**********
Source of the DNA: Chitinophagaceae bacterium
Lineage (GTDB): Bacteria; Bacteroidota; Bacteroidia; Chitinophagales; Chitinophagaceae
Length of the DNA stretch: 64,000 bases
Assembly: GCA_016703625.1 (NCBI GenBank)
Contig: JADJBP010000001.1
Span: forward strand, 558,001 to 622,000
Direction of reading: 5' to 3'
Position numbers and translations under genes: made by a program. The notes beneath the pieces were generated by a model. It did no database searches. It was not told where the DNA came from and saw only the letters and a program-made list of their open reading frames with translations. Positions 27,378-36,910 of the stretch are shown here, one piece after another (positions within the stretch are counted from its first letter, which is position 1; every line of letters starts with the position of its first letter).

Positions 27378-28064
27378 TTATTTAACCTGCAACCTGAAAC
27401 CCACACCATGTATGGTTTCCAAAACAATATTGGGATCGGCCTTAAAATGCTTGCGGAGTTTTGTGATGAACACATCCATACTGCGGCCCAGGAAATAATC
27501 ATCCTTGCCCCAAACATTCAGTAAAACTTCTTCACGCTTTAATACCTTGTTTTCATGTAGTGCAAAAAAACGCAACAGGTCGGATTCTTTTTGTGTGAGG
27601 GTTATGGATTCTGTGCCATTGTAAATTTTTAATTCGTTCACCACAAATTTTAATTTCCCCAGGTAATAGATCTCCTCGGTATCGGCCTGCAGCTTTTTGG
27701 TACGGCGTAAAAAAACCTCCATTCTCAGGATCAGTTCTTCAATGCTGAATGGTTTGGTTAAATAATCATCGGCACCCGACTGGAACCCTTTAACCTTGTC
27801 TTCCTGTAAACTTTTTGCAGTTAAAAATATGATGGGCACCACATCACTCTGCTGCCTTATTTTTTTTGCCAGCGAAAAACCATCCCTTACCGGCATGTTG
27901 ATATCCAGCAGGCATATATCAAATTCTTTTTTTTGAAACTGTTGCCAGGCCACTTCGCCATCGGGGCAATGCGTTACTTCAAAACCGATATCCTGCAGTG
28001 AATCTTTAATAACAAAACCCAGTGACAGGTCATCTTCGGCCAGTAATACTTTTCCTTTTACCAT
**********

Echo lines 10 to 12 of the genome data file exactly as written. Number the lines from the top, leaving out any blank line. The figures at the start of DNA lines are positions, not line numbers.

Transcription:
27378 TTATTTAACCTGCAACCTGAAAC
27401 CCACACCATGTATGGTTTCCAAAACAATATTGGGATCGGCCTTAAAATGCTTGCGGAGTTTTGTGATGAACACATCCATACTGCGGCCCAGGAAATAATC
27501 ATCCTTGCCCCAAACATTCAGTAAAACTTCTTCACGCTTTAATACCTTGTTTTCATGTAGTGCAAAAAAACGCAACAGGTCGGATTCTTTTTGTGTGAGG